For example, auditors found that 14% of sampled items were returned to Visit Florida Keys due to insufficient documentation or explanation of what is being invoiced. They also include that Visit Florida Keys staff may have violated county purchasing policy by submitting purchase requisitions after goods and services are purchased, not before like the policy requires.

The audit also alleges that the TDC misstated their revenues and expenditures to the public for the fiscal year 2022.

For example, the TDC annual report for the Board of County Commissioners stated that a fund controlled by the TDC identified as “Fund 115,” was reported as having total revenues and transfers add up to about $9.1 million. Auditors found that the number should be reported as $11.3 million, which would mean the TDC underreported that revenue by $2.1 million. Similar reporting discrepancies were found across 6 other TDC funds. The audit projects that the TDC’s fund balances at the end of FY 2022 exceeded $100 million.

During a Nov. 8 Monroe County Board of Commissioners meeting, commissioners decided to recommend the Tourist Council place its Marketing Director, the TDC's head executive, on administrative leave with pay.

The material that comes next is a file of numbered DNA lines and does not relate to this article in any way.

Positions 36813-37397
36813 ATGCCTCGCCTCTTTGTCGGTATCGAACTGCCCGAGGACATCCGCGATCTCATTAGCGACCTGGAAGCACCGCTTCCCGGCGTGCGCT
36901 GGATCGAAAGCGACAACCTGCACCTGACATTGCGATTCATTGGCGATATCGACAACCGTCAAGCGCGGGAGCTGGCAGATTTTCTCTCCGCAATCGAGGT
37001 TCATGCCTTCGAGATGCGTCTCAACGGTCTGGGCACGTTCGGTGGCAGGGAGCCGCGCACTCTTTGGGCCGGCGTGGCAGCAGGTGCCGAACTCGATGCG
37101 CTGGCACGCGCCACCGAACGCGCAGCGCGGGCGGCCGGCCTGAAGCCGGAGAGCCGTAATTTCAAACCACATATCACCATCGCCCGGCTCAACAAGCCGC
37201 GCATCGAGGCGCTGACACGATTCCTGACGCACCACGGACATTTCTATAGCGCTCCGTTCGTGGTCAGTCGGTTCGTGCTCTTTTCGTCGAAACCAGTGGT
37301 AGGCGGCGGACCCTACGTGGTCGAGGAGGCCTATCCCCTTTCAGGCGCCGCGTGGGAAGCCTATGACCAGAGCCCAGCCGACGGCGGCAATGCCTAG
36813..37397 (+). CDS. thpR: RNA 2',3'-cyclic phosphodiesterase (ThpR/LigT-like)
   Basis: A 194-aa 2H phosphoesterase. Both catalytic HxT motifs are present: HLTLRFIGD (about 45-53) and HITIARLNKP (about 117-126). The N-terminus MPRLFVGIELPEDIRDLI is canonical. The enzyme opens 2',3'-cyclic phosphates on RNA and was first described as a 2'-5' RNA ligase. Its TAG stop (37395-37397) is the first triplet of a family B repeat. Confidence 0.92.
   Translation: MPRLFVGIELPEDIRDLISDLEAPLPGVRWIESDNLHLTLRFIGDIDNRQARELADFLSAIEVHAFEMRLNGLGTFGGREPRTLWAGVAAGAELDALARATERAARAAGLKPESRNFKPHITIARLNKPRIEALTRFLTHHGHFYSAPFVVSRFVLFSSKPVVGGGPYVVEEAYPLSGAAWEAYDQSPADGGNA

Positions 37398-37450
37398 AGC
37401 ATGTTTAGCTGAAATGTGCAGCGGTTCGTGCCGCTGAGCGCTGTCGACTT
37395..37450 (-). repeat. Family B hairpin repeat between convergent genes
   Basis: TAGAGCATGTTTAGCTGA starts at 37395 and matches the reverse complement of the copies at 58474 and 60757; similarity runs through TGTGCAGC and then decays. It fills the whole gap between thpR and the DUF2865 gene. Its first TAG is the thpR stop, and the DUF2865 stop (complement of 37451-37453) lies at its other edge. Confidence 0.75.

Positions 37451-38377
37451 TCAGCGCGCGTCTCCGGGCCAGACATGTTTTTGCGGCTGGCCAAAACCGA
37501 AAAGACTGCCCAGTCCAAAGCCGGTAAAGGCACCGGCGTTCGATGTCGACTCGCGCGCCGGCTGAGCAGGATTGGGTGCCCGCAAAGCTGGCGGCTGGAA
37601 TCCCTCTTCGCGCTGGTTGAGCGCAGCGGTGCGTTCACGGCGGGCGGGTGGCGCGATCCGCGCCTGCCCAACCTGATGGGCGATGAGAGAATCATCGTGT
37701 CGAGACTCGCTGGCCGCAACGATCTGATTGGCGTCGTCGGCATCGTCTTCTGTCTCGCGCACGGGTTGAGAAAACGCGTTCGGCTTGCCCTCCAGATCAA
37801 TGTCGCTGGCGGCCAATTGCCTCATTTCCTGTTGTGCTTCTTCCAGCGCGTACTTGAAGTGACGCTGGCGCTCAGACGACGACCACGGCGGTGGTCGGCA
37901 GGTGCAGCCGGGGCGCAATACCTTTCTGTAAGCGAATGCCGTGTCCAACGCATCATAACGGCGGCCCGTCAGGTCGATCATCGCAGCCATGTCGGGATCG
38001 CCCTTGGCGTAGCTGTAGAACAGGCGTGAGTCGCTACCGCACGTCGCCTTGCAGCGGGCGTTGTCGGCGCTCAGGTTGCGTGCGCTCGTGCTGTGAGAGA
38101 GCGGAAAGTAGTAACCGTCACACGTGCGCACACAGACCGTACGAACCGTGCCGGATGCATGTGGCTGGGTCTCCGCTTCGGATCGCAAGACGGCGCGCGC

On Nov. 16, the TDC Board accepted commissioners’ recommendation. The board also moved to have one of their members, Diane Schmidt, step in to take over the marketing director’s duties in her absence.

Management oversight

The marketing director, Stacey Mitchell, who was only referenced by her title in the audit, is accused of sharing her financial system account log-in information to delegate handling purchase orders and vendor invoices to other TDC employees without management oversight.

She’s also accused of potential ethical misconduct after hiring a photographer that she is alleged to have a long-time personal relationship with. The TDC commissions an annual photo calendar through photographer Robert O’Neal. O’Neal and Mitchell have a long-term “landlord-tenant relationship” as described in the audit. Mitchell declined to comment to WLRN about the audit.